Station rotation: digital content is integrated into one teacher’s classroom This option enables: §

Station rotation: digital content is integrated into one teacher’s classroom This option enables: § Smaller group sizes for teacherstudent work § Individualized pathways through digital instruction § Improved realtime data on student need Collaborative group work Teacher-led instruction Integrated content 6

Flex rotation: flexible grouping supported by technology From… 20 student s …To 80 student

Flex rotation: flexible grouping supported by technology From… 20 student s …To 80 student s Team of teachers owns the master schedule and the allocation of time across teachers and technology 7

There are two main ways to implement a Flex rotation; both will likely require

There are two main ways to implement a Flex rotation; both will likely require deliberate staging Option This option enables: For i/e block only: § Smaller group sizes for teacher-student 1. Limited work implementation § Individualized pathways through digital within an i/e block instruction § Improved real-time data on student need 2. Implementation within an § All benefits above, but w/ more scale interdisciplinary § Note that implementation often involves team or family replacing 1 teacher FTE with tech para model (e. g. , FTE, which frees resources Humanities team) 8

Lab rotation: students rotate to a tech lab instead of their teacher for some

Lab rotation: students rotate to a tech lab instead of their teacher for some proportion of time From… …To 22 22 Note: requires some specialization such that cohorts rotate among teachers and technology 9

Lab rotation implementation options Option 1. Add tech period to the day This option

Lab rotation implementation options Option 1. Add tech period to the day This option enables: § Smaller group sizes for tutor-student work § Improved real-time data on student need § Increased teacher planning time or swap of teacher FTE for lower-paid para/tutor § Note: Effectively integration of the use of this time with core content needs requires significant expertise and collaboration 2. Have students rotate to tech for a percent of the time they § Same as above spend in any given § Much more flexible than above in % of subject (e. g. 1 day a time tech is used in schedule week of math is spent in lab vs. with teacher) 10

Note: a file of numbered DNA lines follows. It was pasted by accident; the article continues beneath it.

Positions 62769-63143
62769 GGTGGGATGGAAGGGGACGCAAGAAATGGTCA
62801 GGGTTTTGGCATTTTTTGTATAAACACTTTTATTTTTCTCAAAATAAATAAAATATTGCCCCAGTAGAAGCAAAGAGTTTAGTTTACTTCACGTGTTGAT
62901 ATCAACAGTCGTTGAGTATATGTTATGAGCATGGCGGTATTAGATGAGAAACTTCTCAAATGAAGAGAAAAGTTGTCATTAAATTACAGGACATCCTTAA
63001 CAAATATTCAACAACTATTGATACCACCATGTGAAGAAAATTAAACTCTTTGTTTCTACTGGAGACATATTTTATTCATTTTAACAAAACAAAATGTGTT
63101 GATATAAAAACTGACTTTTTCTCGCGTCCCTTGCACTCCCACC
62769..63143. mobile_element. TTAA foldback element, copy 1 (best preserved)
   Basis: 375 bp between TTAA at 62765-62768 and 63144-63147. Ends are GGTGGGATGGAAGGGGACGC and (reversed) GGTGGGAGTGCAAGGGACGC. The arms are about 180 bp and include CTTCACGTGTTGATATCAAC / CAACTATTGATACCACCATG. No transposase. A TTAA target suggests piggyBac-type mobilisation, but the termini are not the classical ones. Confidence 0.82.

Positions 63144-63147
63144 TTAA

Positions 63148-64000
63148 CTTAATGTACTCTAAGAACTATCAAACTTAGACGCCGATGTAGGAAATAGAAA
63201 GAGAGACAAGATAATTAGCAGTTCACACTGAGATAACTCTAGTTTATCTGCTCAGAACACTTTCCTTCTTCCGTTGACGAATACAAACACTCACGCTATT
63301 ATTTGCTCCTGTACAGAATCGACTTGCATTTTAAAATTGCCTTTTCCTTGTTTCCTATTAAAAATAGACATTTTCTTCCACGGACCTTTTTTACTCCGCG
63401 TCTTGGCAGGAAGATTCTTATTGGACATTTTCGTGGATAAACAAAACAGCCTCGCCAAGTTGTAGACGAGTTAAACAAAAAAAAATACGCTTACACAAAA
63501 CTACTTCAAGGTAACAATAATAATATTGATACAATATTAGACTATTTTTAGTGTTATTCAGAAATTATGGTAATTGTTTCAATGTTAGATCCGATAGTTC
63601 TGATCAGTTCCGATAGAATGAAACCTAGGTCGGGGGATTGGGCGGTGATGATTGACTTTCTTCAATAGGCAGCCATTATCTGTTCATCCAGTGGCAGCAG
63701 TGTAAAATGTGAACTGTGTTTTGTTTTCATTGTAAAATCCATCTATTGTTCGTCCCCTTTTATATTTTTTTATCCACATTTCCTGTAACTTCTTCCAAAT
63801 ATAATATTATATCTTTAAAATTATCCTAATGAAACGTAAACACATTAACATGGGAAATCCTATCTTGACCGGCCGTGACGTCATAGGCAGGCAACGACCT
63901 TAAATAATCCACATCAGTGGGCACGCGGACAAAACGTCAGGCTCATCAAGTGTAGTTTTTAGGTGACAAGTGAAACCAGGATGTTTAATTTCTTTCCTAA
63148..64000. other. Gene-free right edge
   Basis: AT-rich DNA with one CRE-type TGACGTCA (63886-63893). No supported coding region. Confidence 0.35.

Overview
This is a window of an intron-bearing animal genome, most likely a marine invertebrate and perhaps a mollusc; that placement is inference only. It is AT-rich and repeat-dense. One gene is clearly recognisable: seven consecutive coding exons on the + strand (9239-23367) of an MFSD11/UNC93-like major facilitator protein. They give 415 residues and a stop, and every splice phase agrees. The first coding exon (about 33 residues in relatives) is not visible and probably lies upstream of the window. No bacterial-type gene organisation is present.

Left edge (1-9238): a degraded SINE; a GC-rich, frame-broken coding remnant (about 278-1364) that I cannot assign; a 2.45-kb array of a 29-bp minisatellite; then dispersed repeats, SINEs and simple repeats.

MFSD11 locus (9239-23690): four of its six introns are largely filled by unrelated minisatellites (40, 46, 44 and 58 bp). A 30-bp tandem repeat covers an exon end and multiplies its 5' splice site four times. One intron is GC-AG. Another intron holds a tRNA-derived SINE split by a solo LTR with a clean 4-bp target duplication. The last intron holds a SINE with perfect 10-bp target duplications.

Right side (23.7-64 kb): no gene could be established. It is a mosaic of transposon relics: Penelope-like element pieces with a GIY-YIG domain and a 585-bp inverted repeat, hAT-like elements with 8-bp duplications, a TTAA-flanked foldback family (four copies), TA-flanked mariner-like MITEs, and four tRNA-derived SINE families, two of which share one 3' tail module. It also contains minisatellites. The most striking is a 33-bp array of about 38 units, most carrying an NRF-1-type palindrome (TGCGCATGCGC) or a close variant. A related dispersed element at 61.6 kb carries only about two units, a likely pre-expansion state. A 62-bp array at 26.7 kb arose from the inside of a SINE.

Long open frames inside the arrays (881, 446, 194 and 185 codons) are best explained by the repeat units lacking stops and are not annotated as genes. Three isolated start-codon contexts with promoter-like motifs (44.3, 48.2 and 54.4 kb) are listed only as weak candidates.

Option 2 Example: scheduling changes might enable more flexible use of resources, including better

Option 2 Example: scheduling changes might enable more flexible use of resources, including better integration of technology From: 75 -minute, 5 -period schedule HR # 1 ST BLOCK 2 ND BLOCK Teacher 1 – MATH GROUP 1 PLANNING Teacher 2 – ELA GROUP 2 PLANNING Teacher 3 – SCI/SS GROUP 3 PLANNING Teachers 4 -6 are teamed in a similar structure 3 RD BLOCK GROUP 3 GROUP 1 4 TH BLOCK GROUP 2 GROUP 3 5 TH BLOCK RTI GROUP 2 GROUP 1 RTI 4 th & 5 th BLOCK 6 th and 7 th BLOCK 8 th BLOCK GROUP 3 GROUP 1 GROUP 2 GROUP 3 RTI GROUP 2 GROUP 1 RTI To: 45 -minute, 8 -period schedule + 15 -minute advisory 1 ST & 2 nd BLOCK Advisory HR # 3 rd BLOCK Teacher 1 – MATH GROUP 1 PLANNING Teacher 2 – ELA GROUP 2 PLANNING Teacher 3 – SCI/SS GROUP 3 PLANNING Teachers 4 -6 are teamed in a similar structure. 11

Option 2 Example: student weekly schedule § Each student group goes to Electives and